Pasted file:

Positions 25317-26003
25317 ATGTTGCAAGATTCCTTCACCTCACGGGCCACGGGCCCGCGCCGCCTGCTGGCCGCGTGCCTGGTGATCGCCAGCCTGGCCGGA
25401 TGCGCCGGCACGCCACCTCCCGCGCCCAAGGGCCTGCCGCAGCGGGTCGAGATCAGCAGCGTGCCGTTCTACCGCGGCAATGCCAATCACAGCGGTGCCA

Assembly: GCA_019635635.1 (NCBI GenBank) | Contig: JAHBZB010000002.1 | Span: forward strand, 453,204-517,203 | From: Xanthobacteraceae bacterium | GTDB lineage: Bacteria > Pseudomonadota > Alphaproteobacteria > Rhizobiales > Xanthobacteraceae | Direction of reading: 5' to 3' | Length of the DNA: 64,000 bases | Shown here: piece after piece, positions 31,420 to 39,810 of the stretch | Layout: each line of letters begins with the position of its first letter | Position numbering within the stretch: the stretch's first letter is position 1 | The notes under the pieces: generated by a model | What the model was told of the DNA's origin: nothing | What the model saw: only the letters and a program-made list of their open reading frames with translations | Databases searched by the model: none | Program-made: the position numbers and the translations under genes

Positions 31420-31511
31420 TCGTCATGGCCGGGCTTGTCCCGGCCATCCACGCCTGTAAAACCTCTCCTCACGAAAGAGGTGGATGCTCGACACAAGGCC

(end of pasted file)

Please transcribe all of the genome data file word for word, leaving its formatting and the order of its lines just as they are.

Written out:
Positions 25317-26003
25317 ATGTTGCAAGATTCCTTCACCTCACGGGCCACGGGCCCGCGCCGCCTGCTGGCCGCGTGCCTGGTGATCGCCAGCCTGGCCGGA
25401 TGCGCCGGCACGCCACCTCCCGCGCCCAAGGGCCTGCCGCAGCGGGTCGAGATCAGCAGCGTGCCGTTCTACCGCGGCAATGCCAATCACAGCGGTGCCA

Assembly: GCA_019635635.1 (NCBI GenBank) | Contig: JAHBZB010000002.1 | Span: forward strand, 453,204-517,203 | From: Xanthobacteraceae bacterium | GTDB lineage: Bacteria > Pseudomonadota > Alphaproteobacteria > Rhizobiales > Xanthobacteraceae | Direction of reading: 5' to 3' | Length of the DNA: 64,000 bases | Shown here: piece after piece, positions 31,420 to 39,810 of the stretch | Layout: each line of letters begins with the position of its first letter | Position numbering within the stretch: the stretch's first letter is position 1 | The notes under the pieces: generated by a model | What the model was told of the DNA's origin: nothing | What the model saw: only the letters and a program-made list of their open reading frames with translations | Databases searched by the model: none | Program-made: the position numbers and the translations under genes

Positions 31420-31511
31420 TCGTCATGGCCGGGCTTGTCCCGGCCATCCACGCCTGTAAAACCTCTCCTCACGAAAGAGGTGGATGCTCGACACAAGGCC